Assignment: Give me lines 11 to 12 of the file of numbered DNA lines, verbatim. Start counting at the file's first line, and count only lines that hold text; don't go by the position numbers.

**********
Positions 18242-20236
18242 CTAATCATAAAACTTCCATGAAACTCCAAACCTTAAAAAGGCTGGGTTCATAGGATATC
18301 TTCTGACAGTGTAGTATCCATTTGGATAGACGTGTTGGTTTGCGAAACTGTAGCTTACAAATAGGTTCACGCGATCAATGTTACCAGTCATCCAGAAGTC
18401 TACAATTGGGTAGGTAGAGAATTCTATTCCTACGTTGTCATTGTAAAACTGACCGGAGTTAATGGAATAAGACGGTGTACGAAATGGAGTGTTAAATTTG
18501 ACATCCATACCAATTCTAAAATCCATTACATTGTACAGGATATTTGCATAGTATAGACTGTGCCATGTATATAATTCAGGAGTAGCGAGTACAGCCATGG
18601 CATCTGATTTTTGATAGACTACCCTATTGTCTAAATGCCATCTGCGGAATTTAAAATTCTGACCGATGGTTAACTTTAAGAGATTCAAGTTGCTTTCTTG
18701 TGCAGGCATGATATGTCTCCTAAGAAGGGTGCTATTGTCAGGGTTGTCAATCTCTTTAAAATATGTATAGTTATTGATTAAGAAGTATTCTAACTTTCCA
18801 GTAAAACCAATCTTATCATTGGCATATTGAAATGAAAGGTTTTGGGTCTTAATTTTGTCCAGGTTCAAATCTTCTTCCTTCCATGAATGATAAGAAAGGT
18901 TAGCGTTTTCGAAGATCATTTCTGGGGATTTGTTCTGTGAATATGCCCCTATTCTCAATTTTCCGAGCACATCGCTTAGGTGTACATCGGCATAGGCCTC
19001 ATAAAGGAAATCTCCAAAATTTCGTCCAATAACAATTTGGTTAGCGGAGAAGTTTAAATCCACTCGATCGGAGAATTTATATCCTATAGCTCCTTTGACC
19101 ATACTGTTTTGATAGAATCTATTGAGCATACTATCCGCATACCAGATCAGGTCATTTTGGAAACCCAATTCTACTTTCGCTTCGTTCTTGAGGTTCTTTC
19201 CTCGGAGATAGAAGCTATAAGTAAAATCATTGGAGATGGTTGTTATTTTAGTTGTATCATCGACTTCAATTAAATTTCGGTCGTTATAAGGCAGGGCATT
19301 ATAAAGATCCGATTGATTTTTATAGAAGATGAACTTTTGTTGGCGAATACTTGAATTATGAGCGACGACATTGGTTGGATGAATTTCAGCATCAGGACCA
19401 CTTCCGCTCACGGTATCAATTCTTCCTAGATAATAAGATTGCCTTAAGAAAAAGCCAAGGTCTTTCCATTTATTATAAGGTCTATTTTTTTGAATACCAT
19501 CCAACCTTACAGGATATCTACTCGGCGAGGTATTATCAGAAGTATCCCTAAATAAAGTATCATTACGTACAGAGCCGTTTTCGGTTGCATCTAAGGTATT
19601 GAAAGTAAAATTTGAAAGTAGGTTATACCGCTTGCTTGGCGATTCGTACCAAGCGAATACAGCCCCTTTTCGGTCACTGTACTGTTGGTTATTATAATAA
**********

19101 ATACTGTTTTGATAGAATCTATTGAGCATACTATCCGCATACCAGATCAGGTCATTTTGGAAACCCAATTCTACTTTCGCTTCGTTCTTGAGGTTCTTTC
19201 CTCGGAGATAGAAGCTATAAGTAAAATCATTGGAGATGGTTGTTATTTTAGTTGTATCATCGACTTCAATTAAATTTCGGTCGTTATAAGGCAGGGCATT